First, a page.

“I don’t believe in ghosts,” retorted Bob, “or in the boogeyman. Mike has seen it; once I do, I might believe.”

More practically, the brothers have been posting back-garden videos of volley drills performed with the Slinger Bag – an affordable new ball machine which they helped to crowdfund and are now promoting.

“We’re always looking for innovative tech,” said Bob. “We switched to a more powerful racket a couple years ago, and it actually helped turn back the clock a lot. Mike went back to world No1, and we started winning big tournaments against. The Slinger Bag simulates a [Rafael] Nadal forehand, with massive topspin, and I haven’t found other launchers that do that.”

Such training aids will play a part if the brothers are to push on towards next summer and one final Wimbledon bow. “The big bummer is missing Wimbledon,” said Bob. “Those are the most memorable weeks of the season. We stay in the village in private housing, and every time we walk in the grounds, we get goosebumps from all the history of the place. Our mom played there in the 1960s. It’s one of the reasons we’re still playing the game: to have a taste of that one more time.

“Of course, whatever happens, we will come back. We will be there as spectators, or play the senior event. We’ll get Tim Henman to help us with the memberships, bring the family.”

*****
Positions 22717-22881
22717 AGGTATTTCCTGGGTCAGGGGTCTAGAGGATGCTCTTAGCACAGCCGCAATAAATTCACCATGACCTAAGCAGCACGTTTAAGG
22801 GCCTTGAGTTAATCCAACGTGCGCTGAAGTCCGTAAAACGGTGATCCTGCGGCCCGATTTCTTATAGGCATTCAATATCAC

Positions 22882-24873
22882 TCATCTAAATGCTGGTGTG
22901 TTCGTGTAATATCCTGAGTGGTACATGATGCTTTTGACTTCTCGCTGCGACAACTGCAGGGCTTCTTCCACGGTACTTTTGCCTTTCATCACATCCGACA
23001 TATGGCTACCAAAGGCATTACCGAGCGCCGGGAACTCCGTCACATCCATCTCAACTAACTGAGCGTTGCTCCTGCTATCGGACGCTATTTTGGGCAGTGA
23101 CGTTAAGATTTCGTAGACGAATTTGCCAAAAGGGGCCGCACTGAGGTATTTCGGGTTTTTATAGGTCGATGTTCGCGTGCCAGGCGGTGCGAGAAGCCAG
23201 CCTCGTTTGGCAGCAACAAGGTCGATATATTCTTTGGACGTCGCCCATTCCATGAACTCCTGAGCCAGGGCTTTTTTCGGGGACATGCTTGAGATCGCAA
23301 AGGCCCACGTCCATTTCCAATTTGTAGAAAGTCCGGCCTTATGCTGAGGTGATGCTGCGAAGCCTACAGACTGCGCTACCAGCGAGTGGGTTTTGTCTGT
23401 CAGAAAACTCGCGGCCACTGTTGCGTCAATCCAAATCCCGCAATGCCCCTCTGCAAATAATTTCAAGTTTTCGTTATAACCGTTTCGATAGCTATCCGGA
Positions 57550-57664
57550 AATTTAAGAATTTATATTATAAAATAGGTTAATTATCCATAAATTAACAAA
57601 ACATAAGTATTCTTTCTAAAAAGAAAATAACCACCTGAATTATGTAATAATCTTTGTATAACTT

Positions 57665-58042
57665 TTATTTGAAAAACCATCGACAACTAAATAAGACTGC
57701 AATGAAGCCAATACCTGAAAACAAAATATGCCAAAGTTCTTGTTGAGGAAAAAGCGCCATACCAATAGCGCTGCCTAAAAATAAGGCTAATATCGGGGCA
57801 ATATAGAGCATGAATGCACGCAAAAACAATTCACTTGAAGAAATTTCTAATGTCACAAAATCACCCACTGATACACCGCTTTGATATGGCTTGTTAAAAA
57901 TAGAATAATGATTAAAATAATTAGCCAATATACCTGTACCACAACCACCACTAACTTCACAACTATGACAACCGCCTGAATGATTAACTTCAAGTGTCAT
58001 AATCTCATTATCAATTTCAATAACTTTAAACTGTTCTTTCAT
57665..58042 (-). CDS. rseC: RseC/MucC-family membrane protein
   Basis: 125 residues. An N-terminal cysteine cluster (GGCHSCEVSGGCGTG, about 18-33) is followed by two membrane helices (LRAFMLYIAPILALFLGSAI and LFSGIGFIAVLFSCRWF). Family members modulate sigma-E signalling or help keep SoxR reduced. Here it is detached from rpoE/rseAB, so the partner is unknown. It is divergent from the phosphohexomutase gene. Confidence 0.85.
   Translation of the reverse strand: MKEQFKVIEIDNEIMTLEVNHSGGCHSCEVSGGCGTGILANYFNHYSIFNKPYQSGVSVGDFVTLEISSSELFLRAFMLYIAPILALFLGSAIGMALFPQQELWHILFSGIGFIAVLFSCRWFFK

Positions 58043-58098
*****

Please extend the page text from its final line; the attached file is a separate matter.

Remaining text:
At Wimbledon, Bob has won the men’s doubles three times and Mike four, thanks to the bonus title he picked up in 2018 with Jack Sock while his brother was recuperating from hip surgery. Their first success, all the way back in 2006, completed their quartet of majors. But they feel most proud of 2011, because of the way they came back from a 4-1 deciding-set deficit in the fourth round against Nenad Zimonjic and Michael Llodra.

Their favourite story, though, relates to 2008, when they found themselves contesting the mixed-doubles final with partners Sam Stosur (Bob) and Katarina Srebotnik (Mike). The match was scheduled on Sunday evening after what is generally considered to have been the greatest men’s final of all – the 4hr 48min epic between Nadal and Roger Federer. It started at around 9.40pm.

“It was pitch black, but we kept going,” recalls Mike now. “We convinced our partners to play, said ‘Let’s get it in the books’. The club agreed: they didn’t want to have to open the grounds up for one match on the Monday. And in fact it rained for the next three days, so I don’t know what else we could have done. There are pictures of Bob holding up the trophy and you can’t see anything in the background.”

Bob, inevitably, has the last word. “I got cocky. There a ceremony on the court that was really just for the ushers. The crowd was maybe 20 people. So I threw the trophy up and the top flew off and hit me on the head.”

There is a precedent, then, for the Bryan brothers to play a final in an empty court. They just don’t seem keen on repeating it.